CHICAGO — Scott Sheridan didn’t expect his 23 years of teaching at Illinois Wesleyan University to end like this. Though fewer students are pursuing degrees in his areas of study these days, many still participate. This semester, more than 50 students at the campus in Bloomington... Read More
WASHINGTON - This week the Blue Dog Coalition hosted a roundtable discussion with experts in the K-12, higher and tribal education fields on rural education and workforce development. Blue Dog member Rep. Kendra Horn, D-Okla., moderated the roundtable discussion on behalf of the Coalition. Horn recently... Read More
A new survey conducted by the Rand Corporation researchers indicates that most schools were not fully prepared for remote instruction and prolonged school closures at the start of the COVID-19 pandemic. Rand researchers compiled responses from 957 elementary and secondary school principals across the country from... Read More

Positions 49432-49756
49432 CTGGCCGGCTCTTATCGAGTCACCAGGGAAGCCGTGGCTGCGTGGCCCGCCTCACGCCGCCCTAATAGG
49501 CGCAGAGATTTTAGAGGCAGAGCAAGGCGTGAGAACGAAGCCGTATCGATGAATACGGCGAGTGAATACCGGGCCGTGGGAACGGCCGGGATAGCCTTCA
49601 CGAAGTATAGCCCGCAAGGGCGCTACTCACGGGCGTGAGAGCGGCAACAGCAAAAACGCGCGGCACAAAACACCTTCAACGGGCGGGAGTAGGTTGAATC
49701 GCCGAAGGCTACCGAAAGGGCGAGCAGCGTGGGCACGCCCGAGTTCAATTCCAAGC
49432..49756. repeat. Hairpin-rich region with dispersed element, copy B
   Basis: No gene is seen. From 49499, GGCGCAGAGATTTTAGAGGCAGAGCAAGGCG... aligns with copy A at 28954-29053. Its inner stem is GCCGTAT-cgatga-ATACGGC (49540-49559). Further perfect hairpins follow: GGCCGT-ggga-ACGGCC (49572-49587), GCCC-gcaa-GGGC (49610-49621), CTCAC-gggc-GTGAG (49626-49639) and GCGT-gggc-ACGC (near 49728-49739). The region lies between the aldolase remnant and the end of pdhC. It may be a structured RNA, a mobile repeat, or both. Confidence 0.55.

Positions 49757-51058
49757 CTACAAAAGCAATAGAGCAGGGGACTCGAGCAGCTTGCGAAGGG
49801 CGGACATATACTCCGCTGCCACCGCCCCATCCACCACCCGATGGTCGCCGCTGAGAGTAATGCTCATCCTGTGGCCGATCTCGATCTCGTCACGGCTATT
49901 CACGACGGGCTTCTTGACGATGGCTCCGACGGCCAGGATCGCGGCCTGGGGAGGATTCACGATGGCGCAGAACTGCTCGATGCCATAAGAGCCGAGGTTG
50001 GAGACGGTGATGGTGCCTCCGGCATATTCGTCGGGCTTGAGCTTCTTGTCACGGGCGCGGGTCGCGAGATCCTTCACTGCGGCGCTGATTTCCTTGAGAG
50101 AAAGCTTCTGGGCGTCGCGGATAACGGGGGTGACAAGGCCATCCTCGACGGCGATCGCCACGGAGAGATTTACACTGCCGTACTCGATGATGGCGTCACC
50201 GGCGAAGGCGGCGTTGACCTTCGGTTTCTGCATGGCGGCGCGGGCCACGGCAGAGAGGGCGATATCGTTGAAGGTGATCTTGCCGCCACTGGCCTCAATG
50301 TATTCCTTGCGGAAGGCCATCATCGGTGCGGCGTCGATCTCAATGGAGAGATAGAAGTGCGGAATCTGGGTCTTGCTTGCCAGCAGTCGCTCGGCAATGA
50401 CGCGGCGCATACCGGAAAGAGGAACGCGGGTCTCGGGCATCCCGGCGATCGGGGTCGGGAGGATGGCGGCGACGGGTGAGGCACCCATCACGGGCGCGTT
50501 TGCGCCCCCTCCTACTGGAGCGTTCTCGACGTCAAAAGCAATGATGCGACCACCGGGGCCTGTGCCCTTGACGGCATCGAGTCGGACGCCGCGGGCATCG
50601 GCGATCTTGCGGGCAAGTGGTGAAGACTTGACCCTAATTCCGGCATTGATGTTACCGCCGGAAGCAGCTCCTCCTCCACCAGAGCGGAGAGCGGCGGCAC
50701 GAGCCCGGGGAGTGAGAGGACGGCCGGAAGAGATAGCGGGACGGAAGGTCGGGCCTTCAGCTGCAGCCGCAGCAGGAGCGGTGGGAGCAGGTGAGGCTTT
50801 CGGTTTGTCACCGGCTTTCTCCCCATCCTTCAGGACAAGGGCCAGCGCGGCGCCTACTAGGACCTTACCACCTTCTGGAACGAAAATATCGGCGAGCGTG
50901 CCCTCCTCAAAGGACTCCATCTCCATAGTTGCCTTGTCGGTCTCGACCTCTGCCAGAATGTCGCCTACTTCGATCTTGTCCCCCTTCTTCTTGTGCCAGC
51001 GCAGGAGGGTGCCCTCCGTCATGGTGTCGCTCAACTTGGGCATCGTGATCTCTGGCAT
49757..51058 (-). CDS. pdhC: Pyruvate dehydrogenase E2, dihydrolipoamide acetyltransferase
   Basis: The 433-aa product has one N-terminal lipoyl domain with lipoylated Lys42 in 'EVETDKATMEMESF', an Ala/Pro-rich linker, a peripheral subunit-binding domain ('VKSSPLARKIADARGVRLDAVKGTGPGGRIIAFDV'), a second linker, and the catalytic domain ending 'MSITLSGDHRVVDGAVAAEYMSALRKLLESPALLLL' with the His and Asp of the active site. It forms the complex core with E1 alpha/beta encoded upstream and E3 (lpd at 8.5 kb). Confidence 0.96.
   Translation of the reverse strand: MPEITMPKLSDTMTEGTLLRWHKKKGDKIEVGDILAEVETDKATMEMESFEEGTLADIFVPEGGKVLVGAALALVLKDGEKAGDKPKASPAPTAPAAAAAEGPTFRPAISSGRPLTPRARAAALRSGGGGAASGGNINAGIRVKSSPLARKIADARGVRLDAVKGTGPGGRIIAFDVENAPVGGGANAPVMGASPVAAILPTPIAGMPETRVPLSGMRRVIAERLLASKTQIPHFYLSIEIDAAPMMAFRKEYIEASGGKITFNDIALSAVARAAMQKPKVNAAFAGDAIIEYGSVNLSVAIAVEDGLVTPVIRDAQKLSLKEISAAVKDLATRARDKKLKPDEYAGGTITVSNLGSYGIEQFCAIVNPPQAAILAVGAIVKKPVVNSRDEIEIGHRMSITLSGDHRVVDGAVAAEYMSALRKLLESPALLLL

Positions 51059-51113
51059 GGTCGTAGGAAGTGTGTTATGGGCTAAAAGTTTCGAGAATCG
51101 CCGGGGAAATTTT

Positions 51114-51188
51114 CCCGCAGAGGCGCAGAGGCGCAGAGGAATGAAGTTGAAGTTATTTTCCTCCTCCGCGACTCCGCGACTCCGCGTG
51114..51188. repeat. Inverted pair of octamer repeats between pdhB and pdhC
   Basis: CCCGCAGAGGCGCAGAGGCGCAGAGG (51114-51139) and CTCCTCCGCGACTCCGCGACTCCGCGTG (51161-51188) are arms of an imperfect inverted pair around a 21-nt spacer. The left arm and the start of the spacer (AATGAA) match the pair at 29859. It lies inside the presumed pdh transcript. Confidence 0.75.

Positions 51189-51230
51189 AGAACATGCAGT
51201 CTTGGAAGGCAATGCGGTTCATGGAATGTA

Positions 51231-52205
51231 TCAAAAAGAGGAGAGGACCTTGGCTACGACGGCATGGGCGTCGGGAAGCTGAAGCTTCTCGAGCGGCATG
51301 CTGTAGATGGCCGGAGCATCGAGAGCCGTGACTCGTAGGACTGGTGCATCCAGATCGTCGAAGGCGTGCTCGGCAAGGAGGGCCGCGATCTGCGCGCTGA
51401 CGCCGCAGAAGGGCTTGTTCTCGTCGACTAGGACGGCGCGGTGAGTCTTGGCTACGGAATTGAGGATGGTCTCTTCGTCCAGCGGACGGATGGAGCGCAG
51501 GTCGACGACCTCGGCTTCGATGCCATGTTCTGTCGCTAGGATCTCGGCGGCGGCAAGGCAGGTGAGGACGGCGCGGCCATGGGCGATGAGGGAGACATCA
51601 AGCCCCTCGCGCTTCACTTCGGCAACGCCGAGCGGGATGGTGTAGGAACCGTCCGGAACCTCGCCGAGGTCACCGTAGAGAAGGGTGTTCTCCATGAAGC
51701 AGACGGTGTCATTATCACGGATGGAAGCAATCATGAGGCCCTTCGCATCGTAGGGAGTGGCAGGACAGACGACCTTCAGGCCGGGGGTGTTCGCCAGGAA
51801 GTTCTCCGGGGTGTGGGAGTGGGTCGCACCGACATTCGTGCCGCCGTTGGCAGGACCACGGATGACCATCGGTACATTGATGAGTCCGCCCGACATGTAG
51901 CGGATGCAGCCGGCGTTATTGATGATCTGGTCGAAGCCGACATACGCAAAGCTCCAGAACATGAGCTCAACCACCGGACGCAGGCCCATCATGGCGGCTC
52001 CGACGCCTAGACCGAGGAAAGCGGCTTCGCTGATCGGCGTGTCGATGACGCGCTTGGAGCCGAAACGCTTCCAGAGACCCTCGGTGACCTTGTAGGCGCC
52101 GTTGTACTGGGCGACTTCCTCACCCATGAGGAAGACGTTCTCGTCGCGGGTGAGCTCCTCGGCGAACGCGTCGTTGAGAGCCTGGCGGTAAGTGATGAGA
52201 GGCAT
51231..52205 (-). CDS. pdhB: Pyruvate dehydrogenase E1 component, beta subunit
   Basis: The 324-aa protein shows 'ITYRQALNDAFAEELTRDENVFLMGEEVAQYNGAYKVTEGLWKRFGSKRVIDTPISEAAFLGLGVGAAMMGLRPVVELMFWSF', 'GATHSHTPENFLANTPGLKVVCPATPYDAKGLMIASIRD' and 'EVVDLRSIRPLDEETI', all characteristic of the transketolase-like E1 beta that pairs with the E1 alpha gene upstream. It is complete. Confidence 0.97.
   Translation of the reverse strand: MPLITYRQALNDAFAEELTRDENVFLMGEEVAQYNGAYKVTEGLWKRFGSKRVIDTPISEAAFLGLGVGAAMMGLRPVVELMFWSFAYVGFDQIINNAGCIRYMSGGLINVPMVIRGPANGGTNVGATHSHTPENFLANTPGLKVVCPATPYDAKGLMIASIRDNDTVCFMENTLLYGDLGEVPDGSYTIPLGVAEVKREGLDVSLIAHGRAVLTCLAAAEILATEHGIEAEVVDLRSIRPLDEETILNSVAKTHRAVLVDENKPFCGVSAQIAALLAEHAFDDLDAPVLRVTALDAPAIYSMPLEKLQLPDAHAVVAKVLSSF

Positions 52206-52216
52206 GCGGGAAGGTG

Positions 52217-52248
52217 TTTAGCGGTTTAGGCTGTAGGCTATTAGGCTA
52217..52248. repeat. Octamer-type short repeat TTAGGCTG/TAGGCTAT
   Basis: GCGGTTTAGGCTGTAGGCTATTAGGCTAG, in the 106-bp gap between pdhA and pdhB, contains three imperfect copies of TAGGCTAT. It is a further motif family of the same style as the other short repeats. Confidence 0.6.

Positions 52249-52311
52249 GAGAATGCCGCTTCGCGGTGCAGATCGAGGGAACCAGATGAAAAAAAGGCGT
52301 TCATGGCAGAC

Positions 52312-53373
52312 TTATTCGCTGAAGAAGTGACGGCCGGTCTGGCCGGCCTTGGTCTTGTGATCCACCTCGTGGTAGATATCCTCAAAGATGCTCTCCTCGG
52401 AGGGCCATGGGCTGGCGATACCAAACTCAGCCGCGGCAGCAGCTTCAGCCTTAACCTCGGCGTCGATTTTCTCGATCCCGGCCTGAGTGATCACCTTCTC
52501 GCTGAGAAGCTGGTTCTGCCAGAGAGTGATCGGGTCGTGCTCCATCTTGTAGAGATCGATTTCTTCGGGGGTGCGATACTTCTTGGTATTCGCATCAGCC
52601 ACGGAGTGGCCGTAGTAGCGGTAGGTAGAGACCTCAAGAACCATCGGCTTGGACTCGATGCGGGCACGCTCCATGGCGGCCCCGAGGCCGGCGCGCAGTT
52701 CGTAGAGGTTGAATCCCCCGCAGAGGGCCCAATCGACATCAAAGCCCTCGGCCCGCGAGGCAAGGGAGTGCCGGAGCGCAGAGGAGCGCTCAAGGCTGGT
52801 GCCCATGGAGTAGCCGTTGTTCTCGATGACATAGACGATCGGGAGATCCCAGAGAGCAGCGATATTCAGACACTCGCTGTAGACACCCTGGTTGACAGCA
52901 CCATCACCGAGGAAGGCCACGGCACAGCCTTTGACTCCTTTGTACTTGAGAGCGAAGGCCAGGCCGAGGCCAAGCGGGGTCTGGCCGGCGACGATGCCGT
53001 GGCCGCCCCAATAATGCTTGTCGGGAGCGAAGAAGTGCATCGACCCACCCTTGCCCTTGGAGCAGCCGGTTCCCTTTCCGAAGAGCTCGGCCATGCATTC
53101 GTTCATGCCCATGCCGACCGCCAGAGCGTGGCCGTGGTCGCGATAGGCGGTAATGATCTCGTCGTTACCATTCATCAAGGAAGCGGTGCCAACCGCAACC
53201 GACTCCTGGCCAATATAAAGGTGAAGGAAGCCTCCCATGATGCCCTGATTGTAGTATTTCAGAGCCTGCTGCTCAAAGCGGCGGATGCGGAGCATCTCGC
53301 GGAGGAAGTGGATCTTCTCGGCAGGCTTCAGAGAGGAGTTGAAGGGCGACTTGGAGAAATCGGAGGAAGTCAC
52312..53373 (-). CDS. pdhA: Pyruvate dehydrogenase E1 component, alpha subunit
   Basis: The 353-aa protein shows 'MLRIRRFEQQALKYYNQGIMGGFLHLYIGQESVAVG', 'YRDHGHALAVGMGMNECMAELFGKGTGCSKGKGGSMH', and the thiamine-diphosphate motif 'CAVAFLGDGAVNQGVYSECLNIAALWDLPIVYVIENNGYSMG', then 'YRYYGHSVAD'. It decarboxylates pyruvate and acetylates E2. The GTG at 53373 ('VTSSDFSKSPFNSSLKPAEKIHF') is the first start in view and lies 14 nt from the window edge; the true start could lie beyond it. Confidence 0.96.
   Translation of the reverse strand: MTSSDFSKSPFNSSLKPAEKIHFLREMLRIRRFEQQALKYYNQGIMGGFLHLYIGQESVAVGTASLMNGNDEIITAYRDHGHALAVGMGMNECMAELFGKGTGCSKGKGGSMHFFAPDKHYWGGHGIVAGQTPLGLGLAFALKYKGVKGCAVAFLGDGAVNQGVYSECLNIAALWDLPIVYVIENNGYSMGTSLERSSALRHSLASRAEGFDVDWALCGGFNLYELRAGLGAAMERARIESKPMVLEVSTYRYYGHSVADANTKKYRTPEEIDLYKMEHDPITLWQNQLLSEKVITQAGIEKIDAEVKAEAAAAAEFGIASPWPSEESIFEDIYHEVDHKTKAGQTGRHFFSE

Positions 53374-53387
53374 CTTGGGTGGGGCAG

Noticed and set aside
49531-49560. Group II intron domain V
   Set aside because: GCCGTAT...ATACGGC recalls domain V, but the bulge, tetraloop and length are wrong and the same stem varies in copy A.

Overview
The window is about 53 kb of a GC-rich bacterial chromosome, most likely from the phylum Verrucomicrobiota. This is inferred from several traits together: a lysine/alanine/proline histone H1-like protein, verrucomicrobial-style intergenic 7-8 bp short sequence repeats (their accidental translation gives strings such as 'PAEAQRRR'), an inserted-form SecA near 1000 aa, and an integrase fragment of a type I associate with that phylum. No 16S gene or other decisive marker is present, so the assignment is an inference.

Keen to send the nation’s kids back to reopened schools, President Donald Trump has called children “virtually immune,” “essentially immune” and “almost immune” to the coronavirus that causes COVID-19. But a new report by researchers from the Centers for Disease Control and Prevention underscores how wrong... Read More
LOS ANGELES — The Los Angeles Unified School District’s distance learning plan has caused “enormous learning losses” and left tens of thousands of Black and Latino students without a basic education, according to allegations in a class action lawsuit filed against the district Thursday. The lawsuit,... Read More